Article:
Journal Article

Cisplatin-DNA adduct formation in maternal and fetal rat tissues after transplacental cisplatin exposure

A.J. Giurgiovich, B.A. Diwan, K.B. Lee, L.M. Anderson, J.M. Rice and M.C. Poirier

in Carcinogenesis

Volume 17, issue 8, pages 1665-1669
Published in print August 1996 | ISSN: 0143-3334
e-ISSN: 1460-2180 | DOI: http://dx.doi.org/10.1093/carcin/17.8.1665
Cisplatin-DNA adduct formation in maternal and fetal rat tissues after transplacental cisplatin exposure

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Cis-diamminedichloroplatinum (II) (cisplatin), given to pregnant rats at 5 mg/kg body weight (bw) is a transplacental carcinogen for fetal liver, kidney, nervous system and lung, resulting in tumor incidences of 22.5, 10.5, 6.1 and 7.5% respectively, in offspring grown to adulthood (B.A. Diwan et al., 1995, Toxicol. Appl. Pharm., 132, 115). In this study, the capacity of cisplatin to pass through the placental barrier and bind convalently to DNA in maternal and fetal tissues was evaluated. Pregnant F344/NO rats were injected i.p. with single does of 5, 10 or 15 mg cisplatin/kg bw at 18 days of gestation and sacrificed 24 h later. Cisplatin-DNA adducts were determined by dissociation-enhanced lanthanide fluroroimmunoassay (DELFIA) using both High (90 pmol/μg DNA) and low (0.50 pmol/μg DNA) Modified cisplatin-DNA standards and atomic absorbance spectrometry (AAS). The adduct quantities determined by the two DELFIAs varied in concert, but the DELFIA with Low Modified standard gave actual values similar to those observed with AAS. In maternal and fetal tissues, with the exception of placenta in one experiment and maternal kidney in another experiment, the extent of cisplatin-DNA adduct formation increased with dose. In maternal kidney, the low adduct levels observed at the 15 mg/kg dose may reflect kidney toxicity. Fetal kidney, liver and lung contained fewer cisplatin-DNA adducts than the corresponding maternal tissues. In contrast, at 5 and 15 mg/kg, fetal brain DNA contained higher adduct levels than maternal brain DNA. This study demonstrates the presence of DNA damage induced by cisplatin in multiple maternal and fetal rat tissues at tumorigenic doses of drug; the results are therefore consistent with the hypothesis that genotoxic mechanisms play an important role in the drug-induced tumor incidence.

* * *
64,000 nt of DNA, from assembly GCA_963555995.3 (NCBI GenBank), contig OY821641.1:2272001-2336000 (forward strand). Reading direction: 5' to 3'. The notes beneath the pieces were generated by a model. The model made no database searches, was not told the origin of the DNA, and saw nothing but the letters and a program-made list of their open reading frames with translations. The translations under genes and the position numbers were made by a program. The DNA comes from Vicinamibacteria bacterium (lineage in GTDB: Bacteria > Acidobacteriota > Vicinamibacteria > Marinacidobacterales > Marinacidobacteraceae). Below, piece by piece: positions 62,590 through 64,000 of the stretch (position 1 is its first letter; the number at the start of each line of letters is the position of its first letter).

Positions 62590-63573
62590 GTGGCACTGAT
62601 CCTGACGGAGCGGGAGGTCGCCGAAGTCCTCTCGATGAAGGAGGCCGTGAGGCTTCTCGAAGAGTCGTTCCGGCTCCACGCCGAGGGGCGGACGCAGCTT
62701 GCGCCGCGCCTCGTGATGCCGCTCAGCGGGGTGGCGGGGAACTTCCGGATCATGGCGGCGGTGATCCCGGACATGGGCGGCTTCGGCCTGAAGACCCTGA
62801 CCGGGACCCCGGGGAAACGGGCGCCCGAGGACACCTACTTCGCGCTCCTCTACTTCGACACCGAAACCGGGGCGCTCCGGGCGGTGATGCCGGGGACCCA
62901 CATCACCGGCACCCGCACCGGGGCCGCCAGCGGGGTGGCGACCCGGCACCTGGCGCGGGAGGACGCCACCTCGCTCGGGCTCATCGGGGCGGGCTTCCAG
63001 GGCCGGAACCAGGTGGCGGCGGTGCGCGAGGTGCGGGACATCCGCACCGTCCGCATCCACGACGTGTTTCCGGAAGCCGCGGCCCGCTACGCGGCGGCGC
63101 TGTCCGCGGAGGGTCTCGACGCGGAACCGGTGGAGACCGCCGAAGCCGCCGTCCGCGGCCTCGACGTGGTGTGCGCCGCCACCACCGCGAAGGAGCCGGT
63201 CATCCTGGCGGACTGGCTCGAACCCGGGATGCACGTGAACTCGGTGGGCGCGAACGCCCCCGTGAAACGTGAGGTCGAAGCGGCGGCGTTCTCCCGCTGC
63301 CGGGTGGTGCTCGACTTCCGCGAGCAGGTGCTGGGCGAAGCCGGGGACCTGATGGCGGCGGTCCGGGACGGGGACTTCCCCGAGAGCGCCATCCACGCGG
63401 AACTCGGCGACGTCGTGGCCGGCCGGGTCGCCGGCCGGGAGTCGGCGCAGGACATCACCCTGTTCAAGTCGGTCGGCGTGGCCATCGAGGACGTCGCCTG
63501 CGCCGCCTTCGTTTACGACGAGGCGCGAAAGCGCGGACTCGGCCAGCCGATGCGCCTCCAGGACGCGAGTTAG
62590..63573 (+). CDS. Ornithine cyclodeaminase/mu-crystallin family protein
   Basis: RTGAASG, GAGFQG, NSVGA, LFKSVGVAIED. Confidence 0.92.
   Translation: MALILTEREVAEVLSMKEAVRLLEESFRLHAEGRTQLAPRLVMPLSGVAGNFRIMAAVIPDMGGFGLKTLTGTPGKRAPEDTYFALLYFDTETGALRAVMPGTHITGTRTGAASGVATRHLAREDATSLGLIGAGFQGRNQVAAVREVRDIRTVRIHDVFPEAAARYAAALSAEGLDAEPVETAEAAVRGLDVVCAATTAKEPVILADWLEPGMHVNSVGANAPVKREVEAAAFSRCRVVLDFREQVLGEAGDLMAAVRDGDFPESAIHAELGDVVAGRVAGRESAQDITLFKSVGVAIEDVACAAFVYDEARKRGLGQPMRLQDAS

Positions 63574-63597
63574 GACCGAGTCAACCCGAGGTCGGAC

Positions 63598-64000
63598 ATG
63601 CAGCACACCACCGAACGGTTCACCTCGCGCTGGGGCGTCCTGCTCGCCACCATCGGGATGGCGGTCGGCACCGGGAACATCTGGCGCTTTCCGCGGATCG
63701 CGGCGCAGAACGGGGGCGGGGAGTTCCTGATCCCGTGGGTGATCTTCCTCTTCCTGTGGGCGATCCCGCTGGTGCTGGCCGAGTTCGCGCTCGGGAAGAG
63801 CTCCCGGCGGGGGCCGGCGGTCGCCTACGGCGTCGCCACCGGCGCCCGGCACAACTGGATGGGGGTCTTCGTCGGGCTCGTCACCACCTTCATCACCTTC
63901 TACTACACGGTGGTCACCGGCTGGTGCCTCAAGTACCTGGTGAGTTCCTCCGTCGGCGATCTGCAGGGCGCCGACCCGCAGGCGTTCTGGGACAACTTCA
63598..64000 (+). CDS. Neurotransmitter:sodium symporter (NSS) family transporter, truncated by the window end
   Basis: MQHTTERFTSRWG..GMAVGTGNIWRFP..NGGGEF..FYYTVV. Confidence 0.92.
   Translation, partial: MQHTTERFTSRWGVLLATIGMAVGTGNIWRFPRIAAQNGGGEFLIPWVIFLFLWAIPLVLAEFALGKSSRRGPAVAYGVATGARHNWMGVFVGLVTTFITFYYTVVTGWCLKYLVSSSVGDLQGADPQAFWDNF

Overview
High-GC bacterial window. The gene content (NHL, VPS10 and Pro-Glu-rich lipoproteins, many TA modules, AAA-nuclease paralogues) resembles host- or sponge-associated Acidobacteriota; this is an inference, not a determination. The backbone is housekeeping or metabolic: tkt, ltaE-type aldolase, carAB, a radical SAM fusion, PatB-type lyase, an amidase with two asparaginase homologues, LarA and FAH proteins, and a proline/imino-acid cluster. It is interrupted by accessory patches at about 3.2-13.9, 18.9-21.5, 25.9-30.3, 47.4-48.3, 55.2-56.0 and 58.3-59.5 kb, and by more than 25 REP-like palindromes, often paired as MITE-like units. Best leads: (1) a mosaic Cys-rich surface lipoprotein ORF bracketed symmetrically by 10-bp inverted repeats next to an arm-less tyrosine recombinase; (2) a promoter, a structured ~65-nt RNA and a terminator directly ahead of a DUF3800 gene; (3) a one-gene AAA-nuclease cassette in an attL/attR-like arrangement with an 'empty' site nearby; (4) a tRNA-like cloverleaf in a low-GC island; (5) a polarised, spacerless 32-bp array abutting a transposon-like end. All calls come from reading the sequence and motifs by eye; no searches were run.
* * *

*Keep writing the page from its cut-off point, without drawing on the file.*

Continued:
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Subjects: Clinical Cytogenetics and Molecular Genetics

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